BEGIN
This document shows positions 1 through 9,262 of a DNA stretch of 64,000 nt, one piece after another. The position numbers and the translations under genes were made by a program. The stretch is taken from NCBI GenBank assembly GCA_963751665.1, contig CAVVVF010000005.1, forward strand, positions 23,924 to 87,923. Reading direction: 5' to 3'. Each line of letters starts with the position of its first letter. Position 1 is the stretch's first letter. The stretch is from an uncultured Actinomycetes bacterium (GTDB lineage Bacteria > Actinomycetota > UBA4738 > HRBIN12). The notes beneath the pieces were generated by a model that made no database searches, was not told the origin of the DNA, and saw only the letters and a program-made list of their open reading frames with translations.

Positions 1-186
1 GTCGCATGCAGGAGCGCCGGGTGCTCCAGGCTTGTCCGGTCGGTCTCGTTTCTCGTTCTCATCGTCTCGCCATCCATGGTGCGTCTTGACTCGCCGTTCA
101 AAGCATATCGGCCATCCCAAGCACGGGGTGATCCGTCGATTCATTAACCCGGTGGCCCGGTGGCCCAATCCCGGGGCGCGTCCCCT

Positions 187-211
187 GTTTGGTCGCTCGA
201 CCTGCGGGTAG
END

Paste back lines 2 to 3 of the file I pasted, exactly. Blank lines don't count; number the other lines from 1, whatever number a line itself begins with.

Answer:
Positions 1-186
1 GTCGCATGCAGGAGCGCCGGGTGCTCCAGGCTTGTCCGGTCGGTCTCGTTTCTCGTTCTCATCGTCTCGCCATCCATGGTGCGTCTTGACTCGCCGTTCA